Under Fascism, fashion and film were both identified by the totalitarian regime as powerful vehicles for shaping and projecting national identity and a politics of style. As such, they became recognizable cultural institutions of Italian modernity. No government in post-unified Italy (the period from 1860 onwards) had been able to create anything like the distinct image with which fascism made itself visible: the black shirt, which still today epitomizes the image of fascism and the Duce. Fascism understood very quickly how powerful a medium cinema was for the diffusion of visual messages. It was with massive State support, in fact, that Italian cinema rapidly developed in the 1930s. In the early 1930s, the first regime-sponsored fascist propaganda feature films were made such as Gioacchino Forzano’s Camicia Nera (Man of Courage, 1933), the story of the reclamation of the malaria ridden Pontine marshes by the regime, and Alessandro Blasetti’s Vecchia Guardia (1934), celebrating, twelve years on, the March on Rome and the “success” of the regime in saving Italy. However, overtly propagandistic feature films such as Camicia nera and Vecchia Guardia were in the numerical minority when compared to the other genres of film made under fascism. In fact, it is inaccurate to think of film under fascism as merely a vehicle for political propaganda. Things were much more complex than that. A study of film under fascism involves an in-depth investigation of the stylistic forms adopted in the filmmaking of the period. Not only did fascism see in cinema a powerful medium that would help it achieve its ends, it also saw fashion in the same way. In fact, the regime invested a great deal of energy in and exercised state control over the fashion industry. It was under fascism that fashion and film first travelled at the same speed.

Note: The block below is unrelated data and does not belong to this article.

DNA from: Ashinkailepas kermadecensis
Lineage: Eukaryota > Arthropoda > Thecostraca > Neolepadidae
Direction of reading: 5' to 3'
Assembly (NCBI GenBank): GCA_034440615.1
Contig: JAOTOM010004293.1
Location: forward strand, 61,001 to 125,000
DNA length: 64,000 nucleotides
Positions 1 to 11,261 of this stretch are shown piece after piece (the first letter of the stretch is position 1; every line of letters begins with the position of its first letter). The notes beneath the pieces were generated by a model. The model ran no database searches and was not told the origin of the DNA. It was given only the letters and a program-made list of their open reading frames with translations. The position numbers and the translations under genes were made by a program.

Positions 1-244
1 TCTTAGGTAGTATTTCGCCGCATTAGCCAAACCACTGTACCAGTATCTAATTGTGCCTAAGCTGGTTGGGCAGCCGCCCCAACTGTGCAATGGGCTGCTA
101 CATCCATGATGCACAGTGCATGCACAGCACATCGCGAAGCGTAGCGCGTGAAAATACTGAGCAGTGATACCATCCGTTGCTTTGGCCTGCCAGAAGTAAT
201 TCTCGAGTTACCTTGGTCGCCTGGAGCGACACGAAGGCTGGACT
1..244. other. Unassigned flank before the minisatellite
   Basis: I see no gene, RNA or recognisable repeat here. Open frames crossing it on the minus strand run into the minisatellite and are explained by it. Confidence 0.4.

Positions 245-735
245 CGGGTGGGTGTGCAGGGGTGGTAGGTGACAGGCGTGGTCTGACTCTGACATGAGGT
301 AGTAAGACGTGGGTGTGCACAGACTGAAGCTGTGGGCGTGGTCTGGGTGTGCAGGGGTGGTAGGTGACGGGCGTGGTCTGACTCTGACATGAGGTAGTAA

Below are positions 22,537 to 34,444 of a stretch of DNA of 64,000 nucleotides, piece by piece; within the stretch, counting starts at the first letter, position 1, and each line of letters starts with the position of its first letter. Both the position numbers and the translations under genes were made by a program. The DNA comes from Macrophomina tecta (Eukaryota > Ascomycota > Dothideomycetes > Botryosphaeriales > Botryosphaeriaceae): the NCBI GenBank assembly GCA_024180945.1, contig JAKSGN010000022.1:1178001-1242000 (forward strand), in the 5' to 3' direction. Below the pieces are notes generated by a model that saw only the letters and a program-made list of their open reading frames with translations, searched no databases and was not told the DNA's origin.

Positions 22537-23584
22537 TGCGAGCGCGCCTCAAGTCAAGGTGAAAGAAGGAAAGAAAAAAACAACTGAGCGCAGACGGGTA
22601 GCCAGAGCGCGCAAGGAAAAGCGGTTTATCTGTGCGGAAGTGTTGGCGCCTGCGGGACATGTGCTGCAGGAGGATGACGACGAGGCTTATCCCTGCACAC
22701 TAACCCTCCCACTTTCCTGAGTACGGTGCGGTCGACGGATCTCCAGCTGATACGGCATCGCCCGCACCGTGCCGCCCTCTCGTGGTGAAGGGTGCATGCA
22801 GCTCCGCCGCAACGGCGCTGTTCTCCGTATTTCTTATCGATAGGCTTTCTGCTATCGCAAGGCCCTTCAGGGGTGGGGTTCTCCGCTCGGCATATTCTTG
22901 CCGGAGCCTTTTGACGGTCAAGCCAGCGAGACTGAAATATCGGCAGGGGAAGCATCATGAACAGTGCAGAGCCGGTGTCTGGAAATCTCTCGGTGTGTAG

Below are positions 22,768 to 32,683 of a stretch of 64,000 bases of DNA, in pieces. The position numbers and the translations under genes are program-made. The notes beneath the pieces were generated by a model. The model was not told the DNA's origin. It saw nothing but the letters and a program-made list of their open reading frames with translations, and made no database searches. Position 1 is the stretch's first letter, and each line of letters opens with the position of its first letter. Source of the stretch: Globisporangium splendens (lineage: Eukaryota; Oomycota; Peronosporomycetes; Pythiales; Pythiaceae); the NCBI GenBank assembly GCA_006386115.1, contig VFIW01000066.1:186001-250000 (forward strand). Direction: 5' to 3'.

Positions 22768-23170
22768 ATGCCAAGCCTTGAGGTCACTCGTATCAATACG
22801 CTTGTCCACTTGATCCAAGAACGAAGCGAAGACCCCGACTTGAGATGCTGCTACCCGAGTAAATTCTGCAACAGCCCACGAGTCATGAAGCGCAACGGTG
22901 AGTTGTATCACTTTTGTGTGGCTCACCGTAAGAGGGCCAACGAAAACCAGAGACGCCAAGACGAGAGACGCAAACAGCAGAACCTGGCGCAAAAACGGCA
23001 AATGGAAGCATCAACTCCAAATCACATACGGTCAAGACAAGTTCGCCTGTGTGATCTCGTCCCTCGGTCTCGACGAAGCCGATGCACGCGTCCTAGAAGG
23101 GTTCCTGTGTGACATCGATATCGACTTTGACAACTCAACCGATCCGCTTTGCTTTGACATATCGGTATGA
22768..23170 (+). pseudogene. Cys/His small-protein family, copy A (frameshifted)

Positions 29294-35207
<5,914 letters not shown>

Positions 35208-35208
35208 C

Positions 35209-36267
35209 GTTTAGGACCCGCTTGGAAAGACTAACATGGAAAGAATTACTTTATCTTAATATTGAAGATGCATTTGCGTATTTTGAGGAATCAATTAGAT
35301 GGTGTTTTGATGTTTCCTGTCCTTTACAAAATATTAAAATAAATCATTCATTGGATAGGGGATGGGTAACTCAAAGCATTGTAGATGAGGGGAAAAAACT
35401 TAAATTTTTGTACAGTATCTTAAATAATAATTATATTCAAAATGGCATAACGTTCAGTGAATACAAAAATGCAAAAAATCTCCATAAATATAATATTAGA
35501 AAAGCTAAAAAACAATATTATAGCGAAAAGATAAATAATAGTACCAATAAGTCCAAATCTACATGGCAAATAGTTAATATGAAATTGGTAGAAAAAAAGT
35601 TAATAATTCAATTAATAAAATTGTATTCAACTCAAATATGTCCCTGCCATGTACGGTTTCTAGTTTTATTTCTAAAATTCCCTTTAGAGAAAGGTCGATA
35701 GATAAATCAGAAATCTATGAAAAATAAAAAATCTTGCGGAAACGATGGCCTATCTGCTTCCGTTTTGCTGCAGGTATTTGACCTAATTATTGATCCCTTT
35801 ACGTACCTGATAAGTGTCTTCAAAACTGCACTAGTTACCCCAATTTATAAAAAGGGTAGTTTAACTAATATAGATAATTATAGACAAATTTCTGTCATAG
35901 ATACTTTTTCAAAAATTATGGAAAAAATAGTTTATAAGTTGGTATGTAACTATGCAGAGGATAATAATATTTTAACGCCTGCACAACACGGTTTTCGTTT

In 1932 and then renamed in 1934, Mussolini founded the Ente Nazionale della moda (ENM, National fashion body). The aim of this government institution was to control the entire productive cycle of textile and fashion. But in line with the regime’s totalitarian project to create new Italian men, women and children, it also aimed at inculcating an Italian fascist lifestyle through dress codes. In fact, one of the credos of the ENM was to persuade female consumers and dressmakers to seek inspiration in Italy’s domestic roots and traditions.
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